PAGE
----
Lawmaker increases oversight of health exchange

By Katie Kerwin McCrimmon

There’s a new sheriff in town. And her name is Ellen Roberts.

For years, the legislative committee charged with keeping an eye on Colorado’s health exchange rarely met and mostly rubber-stamped reports and budgets from Connect for Health Colorado.

Sen. Ellen Roberts, R-Durango, has called previous exchange oversight measures a "mockery." She's launching new hearings to try to uncover causes for problems at Connect for Health Colorado.

Sen. Ellen Roberts, R-Durango, has called previous exchange oversight measures a “mockery.” She’s launching new hearings to try to uncover causes for problems at Connect for Health Colorado.

Now Sen. Roberts, R-Durango, is the new chair of the committee and she plans to hold regular hearings to find out why glitches are hampering Colorado’s exchange.

“I take the word oversight literally,” Roberts said Wednesday after the first in a series of hearings she plans to hold this spring.

She said she’s heard from numerous constituents both from her district and around the state that their inability to sign up through Colorado’s exchange has jeopardized their health. Because some people have struggled to sign up for insurance, they have delayed care.

“It lands on the legislature to address this,” Roberts said.

Along with Roberts’ investigative hearings, a new audit of the health exchange is expected to launch within weeks. Both chambers of the legislature passed measures to require a broad performance audit, and Gov. John Hickenlooper is expected to sign the audit bill within days.

Jenny Page, an audit manager who supervised the first, limited audit of the exchange last year, testified to the 10 members of the oversight committee about the many problems her team found.

“Assuming the bill is signed, we will then determine the scope (of the next audit),” Page told lawmakers. “Typically we would take a broad view and look at operations, the effectiveness and efficiency of operations.”

She also said auditors would look at financial sustainability.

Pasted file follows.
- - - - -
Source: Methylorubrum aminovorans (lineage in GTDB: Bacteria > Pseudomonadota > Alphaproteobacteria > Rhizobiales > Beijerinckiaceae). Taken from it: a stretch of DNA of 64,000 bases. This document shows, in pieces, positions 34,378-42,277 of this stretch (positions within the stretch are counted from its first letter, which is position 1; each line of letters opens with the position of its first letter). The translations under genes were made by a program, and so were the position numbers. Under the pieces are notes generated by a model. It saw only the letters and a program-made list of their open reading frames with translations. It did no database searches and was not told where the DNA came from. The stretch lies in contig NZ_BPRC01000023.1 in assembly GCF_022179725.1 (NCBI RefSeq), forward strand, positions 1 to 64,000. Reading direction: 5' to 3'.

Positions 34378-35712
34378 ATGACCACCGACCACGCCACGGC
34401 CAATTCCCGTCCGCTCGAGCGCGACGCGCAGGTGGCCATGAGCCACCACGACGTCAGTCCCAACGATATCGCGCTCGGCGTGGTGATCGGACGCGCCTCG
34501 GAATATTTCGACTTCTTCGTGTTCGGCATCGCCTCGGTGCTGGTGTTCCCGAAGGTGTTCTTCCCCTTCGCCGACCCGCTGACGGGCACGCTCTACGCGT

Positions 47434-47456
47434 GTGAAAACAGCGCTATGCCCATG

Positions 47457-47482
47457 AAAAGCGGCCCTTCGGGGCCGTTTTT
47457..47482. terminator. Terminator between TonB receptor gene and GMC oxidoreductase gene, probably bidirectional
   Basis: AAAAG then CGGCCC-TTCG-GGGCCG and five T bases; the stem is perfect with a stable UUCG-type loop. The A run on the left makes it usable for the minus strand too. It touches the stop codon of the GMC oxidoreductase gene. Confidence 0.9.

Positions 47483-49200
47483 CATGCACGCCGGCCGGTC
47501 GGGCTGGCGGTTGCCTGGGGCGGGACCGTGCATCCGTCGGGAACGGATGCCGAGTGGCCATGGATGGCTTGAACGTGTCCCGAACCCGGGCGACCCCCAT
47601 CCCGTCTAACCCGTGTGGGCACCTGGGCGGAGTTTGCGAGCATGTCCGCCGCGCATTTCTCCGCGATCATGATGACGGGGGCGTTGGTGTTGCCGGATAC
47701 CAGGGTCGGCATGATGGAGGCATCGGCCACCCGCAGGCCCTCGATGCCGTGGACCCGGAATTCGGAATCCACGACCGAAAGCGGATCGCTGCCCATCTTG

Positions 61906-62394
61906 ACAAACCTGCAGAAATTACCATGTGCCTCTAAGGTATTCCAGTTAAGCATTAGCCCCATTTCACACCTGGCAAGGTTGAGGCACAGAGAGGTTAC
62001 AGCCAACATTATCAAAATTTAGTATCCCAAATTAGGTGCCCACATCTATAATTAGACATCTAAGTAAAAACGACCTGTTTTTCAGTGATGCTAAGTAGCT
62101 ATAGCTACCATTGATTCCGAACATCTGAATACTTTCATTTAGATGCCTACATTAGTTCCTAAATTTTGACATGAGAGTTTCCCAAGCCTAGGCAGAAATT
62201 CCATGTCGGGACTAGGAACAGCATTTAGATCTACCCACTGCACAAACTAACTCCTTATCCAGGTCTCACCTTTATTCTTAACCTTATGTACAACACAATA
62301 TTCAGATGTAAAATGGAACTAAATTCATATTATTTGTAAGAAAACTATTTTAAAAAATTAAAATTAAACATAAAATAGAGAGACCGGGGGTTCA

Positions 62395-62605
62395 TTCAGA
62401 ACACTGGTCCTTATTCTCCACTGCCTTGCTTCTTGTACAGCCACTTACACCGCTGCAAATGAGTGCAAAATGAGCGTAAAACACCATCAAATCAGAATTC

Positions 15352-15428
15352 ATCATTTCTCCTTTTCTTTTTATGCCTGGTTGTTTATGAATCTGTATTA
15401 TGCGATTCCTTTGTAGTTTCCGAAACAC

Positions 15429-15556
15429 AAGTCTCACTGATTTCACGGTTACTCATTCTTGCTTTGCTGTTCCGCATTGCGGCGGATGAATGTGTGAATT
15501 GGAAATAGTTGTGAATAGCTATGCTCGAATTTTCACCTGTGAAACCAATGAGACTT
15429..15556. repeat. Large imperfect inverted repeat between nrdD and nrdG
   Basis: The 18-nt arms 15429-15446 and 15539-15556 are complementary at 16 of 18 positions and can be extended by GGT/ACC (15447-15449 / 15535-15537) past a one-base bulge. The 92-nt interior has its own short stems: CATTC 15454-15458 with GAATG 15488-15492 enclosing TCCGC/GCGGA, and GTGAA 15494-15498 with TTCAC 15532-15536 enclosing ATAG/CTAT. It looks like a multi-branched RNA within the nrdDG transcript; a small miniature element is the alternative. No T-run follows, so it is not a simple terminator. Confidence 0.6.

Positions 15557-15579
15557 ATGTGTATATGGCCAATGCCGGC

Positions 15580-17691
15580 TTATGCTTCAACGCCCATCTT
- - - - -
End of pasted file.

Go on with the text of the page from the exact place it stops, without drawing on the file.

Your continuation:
The first audit focused only on money that the exchange had received.

“We had four findings, all classified as significant deficiencies,” Page said of the earlier audit. “There were problems with non-compliance with federal laws and federal regulations.”

Hickenlooper’s deputy chief of staff, David Padrino, also has convened talks to try to hammer out agreements between exchange and Medicaid managers who have been sparring over problems with shared IT systems that have slowed sign-ups.

Roberts’ increased scrutiny comes after she became so frustrated with the legislative review committee that she quit for a time.

During one committee meeting in May of 2013, Roberts called any oversight of the exchange a “mockery.” Exchange officials wanted approval for a $125 million request for federal cash, yet they had failed to brief lawmakers about costs for the exchange until the morning of the hearing. (Click here to read Despite outrage, exchange wants an additional $125 million.)

Roberts decided to return to the committee and take over as its chair after a scathing audit of the exchange came out in December.

On Wednesday morning, she made it clear that she intends to do some fact-finding and try to snap the exchange into shape.

From now through the end of the legislative session, Roberts plans to hold committee meetings every other week at 7:30 a.m. She also wants to introduce a bill that will allow the oversight committee to meet more often so that it can continue its sessions through the summer and fall.

“We have some major problems,” Roberts told fellow lawmakers. “I would like to use this time to dig in deeply and find out the current state of affairs.”

In other exchange news, Hickenlooper on Tuesday appointed a new board member for the exchange. Adela Flores-Brennan, executive director of the Colorado Consumer Health Initiative, will join the board. In a written statement, she said her primary goal is to ensure the “success and sustainability of the exchange.”

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